Medical Air Evacuation in WWII - One Patient's Journey

Lt. Katye Swope (802nd MAETS) checks patients being
evacuated from Sicily to Africa, July 1943. (USAF photo).
Flight nurse Lt. Georgie Taylor smiled at Private Hawkins, who was recovering from abdominal surgery due to a rifle wound. “We’ll be in Tuni—”

He was too pale. Restless. His hand chilled her. Georgie leaned closer, her mind tingling with concern. “Are you all right?”
“Thirsty.” He rubbed his throat with white fingers.
She wrapped her hand around his wrist to measure his pulse—rapid as she feared. No doubt about it. He was going into shock, probably from postsurgical internal bleeding. (On Distant Shores, p. 55)
In my novel On Distant Shores, the heroine serves as a flight nurse. To celebrate the book’s release, I’m running a series on medical air evacuation in World War II.

Earlier I discussed general principles of air evacuation, today we’ll follow one patient’s flight experience, and then we’ll meet the flight nurse.

US medics administer plasma to a patient in a jeep ambulance, Italy 1944.
(US Army photo)

Let’s follow my fictional patient, Private Hawkins. In the battle for Troina, Sicily in early August 1943, Hawkins is shot in the abdomen. Medics perform first aid and take him from the battlefield to the battalion aid station, where he’s stabilized. An ambulance carries him to a field or evacuation hospital, where he undergoes abdominal surgery. Since he requires a long recuperation, after he’s stabilized an ambulance will take him to the airfield at Termini Imerese, Sicily, and a C-47 will fly him to the large US hospital complex at Mateur, Tunisia.

Holding hospital at Termini Airfield, Termini Imerese, Sicily,
for patients awaiting air evacuation. (US Army photo)
At Termini he arrives at a tent hospital at the airfield. The flight surgeon evaluates the patients to decide which are good candidates for air evacuation. Due to high altitude, the doctors prefer not to send patients with serious head injuries, sucking chest wounds, or severe anemia. Each combat theater has different policies on “neuropsychiatric” patients, but if they’re allowed, an extra technician will attend these patients.

At the airfield holding unit, the physician briefs flight nurse Lt. Georgie Taylor on each patient. Georgie in turn orients the patients—most of whom have never flown—on what to expect. Private Hawkins wears an Emergency Medical Tag (EMT) which summarizes his condition and treatment. A large envelope with his medical records and X-rays rests beside him on the litter.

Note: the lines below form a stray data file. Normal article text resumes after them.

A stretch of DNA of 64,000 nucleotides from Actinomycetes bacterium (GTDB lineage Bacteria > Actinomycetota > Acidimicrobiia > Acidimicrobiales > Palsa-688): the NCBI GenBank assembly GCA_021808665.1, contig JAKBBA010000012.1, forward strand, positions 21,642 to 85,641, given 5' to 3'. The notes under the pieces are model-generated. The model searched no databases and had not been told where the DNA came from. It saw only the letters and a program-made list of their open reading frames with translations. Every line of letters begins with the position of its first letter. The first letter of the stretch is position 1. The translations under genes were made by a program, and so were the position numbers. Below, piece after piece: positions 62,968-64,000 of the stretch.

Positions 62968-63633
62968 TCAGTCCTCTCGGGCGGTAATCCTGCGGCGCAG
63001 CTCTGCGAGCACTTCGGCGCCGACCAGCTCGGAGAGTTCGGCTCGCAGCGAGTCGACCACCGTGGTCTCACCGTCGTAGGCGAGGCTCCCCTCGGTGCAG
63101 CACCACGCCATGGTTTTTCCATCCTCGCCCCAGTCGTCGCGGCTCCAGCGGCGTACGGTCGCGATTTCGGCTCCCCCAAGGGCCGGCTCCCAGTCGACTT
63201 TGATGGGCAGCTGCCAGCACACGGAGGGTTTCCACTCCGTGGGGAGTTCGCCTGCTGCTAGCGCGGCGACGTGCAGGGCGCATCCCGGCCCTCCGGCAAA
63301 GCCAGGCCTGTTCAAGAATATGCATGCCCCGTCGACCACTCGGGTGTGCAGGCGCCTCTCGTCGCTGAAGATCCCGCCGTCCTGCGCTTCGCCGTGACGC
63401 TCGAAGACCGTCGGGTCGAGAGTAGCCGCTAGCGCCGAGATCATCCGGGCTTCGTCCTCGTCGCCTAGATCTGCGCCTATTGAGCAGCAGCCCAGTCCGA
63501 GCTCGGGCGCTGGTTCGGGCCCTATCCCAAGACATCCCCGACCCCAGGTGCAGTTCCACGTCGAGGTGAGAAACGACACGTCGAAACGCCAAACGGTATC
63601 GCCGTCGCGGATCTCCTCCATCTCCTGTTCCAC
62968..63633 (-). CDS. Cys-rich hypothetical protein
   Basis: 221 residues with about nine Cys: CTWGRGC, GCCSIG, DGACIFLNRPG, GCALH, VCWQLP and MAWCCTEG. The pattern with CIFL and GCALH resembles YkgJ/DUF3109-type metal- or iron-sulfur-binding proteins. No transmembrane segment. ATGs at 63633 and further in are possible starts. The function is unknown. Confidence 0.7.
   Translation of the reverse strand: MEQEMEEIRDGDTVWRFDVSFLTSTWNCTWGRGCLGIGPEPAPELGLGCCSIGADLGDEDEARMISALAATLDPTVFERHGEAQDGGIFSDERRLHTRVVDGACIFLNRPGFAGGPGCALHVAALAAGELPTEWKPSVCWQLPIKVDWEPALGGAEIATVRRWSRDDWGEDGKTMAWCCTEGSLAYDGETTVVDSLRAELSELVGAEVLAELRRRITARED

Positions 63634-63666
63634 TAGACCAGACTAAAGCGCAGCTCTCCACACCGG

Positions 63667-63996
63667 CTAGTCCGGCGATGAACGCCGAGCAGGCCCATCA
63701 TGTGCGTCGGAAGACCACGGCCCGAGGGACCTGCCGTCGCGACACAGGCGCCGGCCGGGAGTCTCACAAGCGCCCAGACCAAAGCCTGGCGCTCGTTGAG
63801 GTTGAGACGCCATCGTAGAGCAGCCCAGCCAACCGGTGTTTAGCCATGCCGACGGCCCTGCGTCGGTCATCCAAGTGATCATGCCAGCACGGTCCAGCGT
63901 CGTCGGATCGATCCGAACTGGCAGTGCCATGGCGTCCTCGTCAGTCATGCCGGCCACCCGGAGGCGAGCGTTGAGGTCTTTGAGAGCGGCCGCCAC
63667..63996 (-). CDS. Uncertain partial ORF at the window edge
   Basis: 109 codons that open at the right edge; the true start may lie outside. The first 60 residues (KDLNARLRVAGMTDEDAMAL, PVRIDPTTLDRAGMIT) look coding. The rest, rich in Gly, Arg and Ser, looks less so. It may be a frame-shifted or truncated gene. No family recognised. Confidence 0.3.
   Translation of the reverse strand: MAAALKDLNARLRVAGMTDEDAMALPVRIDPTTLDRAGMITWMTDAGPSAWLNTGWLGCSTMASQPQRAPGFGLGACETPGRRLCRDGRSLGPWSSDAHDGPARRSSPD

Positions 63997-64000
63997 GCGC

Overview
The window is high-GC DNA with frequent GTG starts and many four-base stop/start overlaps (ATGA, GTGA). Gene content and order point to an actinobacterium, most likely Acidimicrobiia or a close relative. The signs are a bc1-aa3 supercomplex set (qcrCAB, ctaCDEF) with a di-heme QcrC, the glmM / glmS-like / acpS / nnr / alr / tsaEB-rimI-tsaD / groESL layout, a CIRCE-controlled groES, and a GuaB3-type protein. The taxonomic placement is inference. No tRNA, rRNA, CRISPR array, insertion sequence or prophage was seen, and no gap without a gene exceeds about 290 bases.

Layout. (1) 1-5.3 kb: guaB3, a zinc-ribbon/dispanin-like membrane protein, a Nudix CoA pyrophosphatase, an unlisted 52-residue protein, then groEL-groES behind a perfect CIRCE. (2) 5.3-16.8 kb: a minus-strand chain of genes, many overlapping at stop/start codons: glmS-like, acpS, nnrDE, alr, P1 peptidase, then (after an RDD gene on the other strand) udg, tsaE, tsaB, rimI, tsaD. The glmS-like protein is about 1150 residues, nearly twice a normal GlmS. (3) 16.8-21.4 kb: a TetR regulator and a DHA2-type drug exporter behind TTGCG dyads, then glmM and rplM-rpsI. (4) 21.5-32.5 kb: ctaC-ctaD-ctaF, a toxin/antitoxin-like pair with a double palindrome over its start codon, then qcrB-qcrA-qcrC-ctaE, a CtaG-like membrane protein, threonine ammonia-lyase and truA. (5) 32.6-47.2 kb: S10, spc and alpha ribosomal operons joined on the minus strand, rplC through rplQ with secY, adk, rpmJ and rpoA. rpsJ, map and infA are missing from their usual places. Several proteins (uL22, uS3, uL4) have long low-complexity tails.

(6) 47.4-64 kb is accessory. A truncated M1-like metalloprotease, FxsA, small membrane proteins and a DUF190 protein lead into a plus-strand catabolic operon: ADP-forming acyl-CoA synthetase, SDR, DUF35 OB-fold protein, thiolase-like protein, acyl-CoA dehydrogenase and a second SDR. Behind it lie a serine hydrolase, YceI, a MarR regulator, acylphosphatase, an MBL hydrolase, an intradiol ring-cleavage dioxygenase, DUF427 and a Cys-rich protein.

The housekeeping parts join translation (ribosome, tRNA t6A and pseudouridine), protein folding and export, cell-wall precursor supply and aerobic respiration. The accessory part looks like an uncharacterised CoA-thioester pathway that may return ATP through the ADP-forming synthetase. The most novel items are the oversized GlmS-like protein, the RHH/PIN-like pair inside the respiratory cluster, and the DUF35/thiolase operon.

Flight nurse Lt. Mae Olson takes the name of a wounded American soldier
being placed aboard a C-47 for air evacuation from Guadalcanal in 1943.
(U.S. Air Force photo)
Loading the Plane

The surgical technician and medics from the holding unit carry the litter patients onto the plane. At the cargo door, Georgie checks the EMT against the list of patients on her flight manifest and directs the tech where to place each patient based on his medical needs.

The litters are clamped into aluminum racks along each side of the fuselage, stacked three litters high. Later versions of the C-47 will come equipped with lightweight web-strapping systems to hold litters. Hawkins is placed in the middle tier for easier access. Lower tiers are reserved for patients with heavy casts or needing more intense care.


After the patients are secured, the C-47 glides down the runway. When the plane levels off, the flight nurse and technician see to the patients’ needs. They record Hawkins’s “TPR” (temperature, pulse, and respiration) on the flight manifest, and check for signs of bleeding and infection.

The flight team also provides water and food if needed. They converse with the patients, a voice of calm for the anxious and of encouragement for the depressed. If no patients are on oxygen, the men are allowed to smoke.

The interior of the C-47 is poorly ventilated and heated, and becomes stifling in hot weather and frigid in colder climates or higher altitudes. Smells can become overwhelming, especially when burn patients are aboard or someone becomes airsick. Surprisingly, air sickness occurs in less than 1 percent of flights.

Georgie is trained to treat shock, hemorrhage, pain, air sickness, and other medical emergencies. When Private Hawkins goes into shock, Georgie and her technician administer plasma and oxygen to keep him alive.


When the C-47 lands at Mateur, Mellie and the technician unload the plane with the help of men on the ground. A trained flight team can unload a full plane in 5-10 minutes, which is crucial in case of crash landing, ditching in water, or landing at a field under enemy fire.

Due to Private Hawkins’s condition, he is rushed to the shock ward to be prepared for surgery. He will recover.

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